i really cant overclock my e7200 core 2 duo..
my motherboard is gigabyte ep31-ds3l..
i tried every setting that i see in this forum but i always getting core temps exceeding 75 degrees celsius..
this is my first time overclocking and i have a very few knowledge about overclocking..
please help, i really really want to learn how to overclock..
i want to like you guys..
thank you very much jsc
i will take all you said as soon as i get a new heatsink for my cpu..
but how about the voltages settings?
and what is memory frequency do? and why do i have to set it twice the FSB?
i really want to know everything about overclocking..
sorry for being a nuisance but i cant understand everything in CPU-Z..
i'm an asian and i live in a tropical country where we always have hotter climate which is i know affect my computer temperature..
my english is not that good but i hope you could still help me..
OK. Definition time (attention purists, I'm talking about DDR2 and I'm simplifying a little ):
Core2 CPU's use a frontside bus (FSB). The FSB is a thing with two main characteristics: speed which is usually defined in MHz and width which in the Core2's is 64 bits wide. We are concerned with the speed.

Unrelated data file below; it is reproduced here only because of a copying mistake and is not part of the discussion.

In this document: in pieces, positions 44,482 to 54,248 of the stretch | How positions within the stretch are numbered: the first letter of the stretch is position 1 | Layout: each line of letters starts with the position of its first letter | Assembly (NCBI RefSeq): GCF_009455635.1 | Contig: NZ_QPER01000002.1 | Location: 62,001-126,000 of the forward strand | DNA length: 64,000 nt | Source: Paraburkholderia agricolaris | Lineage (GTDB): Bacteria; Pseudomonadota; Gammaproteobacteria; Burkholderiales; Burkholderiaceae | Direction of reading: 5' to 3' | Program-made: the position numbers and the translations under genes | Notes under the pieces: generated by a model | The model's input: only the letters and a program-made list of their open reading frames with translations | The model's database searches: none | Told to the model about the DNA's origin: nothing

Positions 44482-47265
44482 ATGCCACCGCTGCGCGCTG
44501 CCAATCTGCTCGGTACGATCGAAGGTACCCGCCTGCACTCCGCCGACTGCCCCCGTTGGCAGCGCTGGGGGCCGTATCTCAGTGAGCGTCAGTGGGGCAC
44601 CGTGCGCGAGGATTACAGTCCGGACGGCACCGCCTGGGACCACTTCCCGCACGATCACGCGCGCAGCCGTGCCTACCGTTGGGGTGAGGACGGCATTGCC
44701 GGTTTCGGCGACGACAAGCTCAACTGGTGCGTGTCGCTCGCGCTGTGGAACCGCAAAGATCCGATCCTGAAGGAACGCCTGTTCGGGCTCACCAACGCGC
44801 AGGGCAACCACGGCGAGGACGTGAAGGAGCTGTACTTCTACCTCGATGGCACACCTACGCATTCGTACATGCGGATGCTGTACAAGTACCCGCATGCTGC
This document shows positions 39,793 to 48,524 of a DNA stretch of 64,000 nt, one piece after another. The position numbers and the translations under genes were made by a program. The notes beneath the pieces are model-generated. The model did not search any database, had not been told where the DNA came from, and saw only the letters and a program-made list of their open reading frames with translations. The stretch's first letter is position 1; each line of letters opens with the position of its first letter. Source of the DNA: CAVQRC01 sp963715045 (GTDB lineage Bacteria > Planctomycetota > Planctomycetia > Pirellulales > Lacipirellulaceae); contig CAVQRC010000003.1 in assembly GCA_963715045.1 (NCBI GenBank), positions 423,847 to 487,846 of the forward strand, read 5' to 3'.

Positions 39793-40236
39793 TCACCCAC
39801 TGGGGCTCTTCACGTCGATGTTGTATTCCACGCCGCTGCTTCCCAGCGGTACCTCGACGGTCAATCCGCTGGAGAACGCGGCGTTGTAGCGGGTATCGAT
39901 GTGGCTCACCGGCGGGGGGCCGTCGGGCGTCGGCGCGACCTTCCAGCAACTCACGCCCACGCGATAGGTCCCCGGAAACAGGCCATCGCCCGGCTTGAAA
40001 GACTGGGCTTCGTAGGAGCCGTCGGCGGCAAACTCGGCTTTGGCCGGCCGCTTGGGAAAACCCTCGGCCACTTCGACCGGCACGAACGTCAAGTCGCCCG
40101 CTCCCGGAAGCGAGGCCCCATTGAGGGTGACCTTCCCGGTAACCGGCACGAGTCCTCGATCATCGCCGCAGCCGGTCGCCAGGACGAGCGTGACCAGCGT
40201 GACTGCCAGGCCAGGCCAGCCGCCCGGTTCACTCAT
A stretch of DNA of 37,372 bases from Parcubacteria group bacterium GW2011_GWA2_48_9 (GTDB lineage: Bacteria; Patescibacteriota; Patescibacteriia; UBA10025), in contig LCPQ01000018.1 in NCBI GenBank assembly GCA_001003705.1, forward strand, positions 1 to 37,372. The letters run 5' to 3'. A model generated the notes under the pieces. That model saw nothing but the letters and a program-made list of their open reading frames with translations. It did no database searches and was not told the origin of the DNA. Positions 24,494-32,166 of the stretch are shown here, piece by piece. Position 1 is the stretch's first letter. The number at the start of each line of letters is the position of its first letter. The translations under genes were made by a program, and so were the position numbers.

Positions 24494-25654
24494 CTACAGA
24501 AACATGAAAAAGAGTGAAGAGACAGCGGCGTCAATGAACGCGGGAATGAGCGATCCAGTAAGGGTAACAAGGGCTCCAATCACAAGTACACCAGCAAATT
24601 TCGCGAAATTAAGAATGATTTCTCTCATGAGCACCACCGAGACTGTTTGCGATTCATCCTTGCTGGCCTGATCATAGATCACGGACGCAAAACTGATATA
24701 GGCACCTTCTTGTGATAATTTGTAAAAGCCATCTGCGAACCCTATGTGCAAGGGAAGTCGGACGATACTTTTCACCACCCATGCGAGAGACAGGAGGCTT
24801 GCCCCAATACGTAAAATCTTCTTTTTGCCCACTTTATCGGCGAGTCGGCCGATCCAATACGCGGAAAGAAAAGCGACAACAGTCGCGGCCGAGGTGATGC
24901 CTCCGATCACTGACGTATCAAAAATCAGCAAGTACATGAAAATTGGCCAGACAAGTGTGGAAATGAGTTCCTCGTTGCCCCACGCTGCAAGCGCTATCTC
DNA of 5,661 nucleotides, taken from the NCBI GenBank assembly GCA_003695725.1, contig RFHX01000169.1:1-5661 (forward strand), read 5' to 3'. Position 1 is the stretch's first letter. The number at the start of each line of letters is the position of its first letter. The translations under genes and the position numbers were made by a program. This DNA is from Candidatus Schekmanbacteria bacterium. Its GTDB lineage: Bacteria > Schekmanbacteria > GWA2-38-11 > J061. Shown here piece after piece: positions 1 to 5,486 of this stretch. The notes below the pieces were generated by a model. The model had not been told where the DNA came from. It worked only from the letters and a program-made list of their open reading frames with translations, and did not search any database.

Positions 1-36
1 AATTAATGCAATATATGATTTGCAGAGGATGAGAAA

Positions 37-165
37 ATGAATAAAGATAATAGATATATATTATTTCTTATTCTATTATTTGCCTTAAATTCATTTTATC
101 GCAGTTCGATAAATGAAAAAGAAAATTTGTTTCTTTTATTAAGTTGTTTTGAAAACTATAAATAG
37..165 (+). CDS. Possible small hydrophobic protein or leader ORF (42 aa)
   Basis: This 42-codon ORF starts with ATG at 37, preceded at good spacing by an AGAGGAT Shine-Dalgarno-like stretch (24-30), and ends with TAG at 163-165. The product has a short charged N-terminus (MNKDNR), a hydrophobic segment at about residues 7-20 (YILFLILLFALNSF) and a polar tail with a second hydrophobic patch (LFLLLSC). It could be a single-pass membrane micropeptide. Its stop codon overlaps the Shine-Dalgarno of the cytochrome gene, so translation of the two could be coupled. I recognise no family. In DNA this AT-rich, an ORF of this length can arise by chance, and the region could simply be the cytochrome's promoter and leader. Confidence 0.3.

Using the Q6600 as an example, the FSB frequency is 266 MHz. The matching DDR2 memory clock for that frequency is 533 MHz (266 X 2). DDR2 memory transfers two chunks of data for each bus cycle, hence double the frequency. So, to run 1:1 at an FSB of 266 MHz, we need DDR2-533 RAM. What CPUZ does is a little confusing. It will tell you that the memory frequency is 266 MHz for a 1:1 ratio.
The FSB clock is 1066 MHz (266 X 4). The bus is "quad pumped". It transfers 4 chunks of data into and out of the CPU each cycle. So each FSB cycle generates 4 FSB clocks.
Now, if you increase the FSB frequency to 333 MHz, the corresponding memory clock is 667 MHz and the FSB clock is 1333 MHz.
I always run my memory at 1:1. That is the FSB freq to mem freq ratio of one to one. That means that the memclock is twice the FSB freq. It's a little confusing. Running memory slower costs performance. Running memory faster does not give you much if any real world performance increase and it can lead to higher instability.
Voltages - Intel's recommended maximum CPU voltage for the 45 nm CPU's such as the E7200 is 1.3625 volts. At that voltage, if the core temperatures are kept below 74 C, no damage affecting the life of the CPU will occur. Intel's absolute max voltage is 1.45 volts. At that point, long term damage will start to occur.
My Gigabyte motherboards have thermal alarms. I set them to 70 C. So I recommend a "do not exceed" area of 1.3625 volts and 70 C.
Higher ambient (that is a fancy word for the air around the computer) temperatures make overclocking difficult.
So what you what to do is push the core speeds upward by increasing the FSB frequency while staying under 70 C and 1.3625 volts. We generally use a program call Prime95 to put a 100% load on the CPU to check the temperature under load.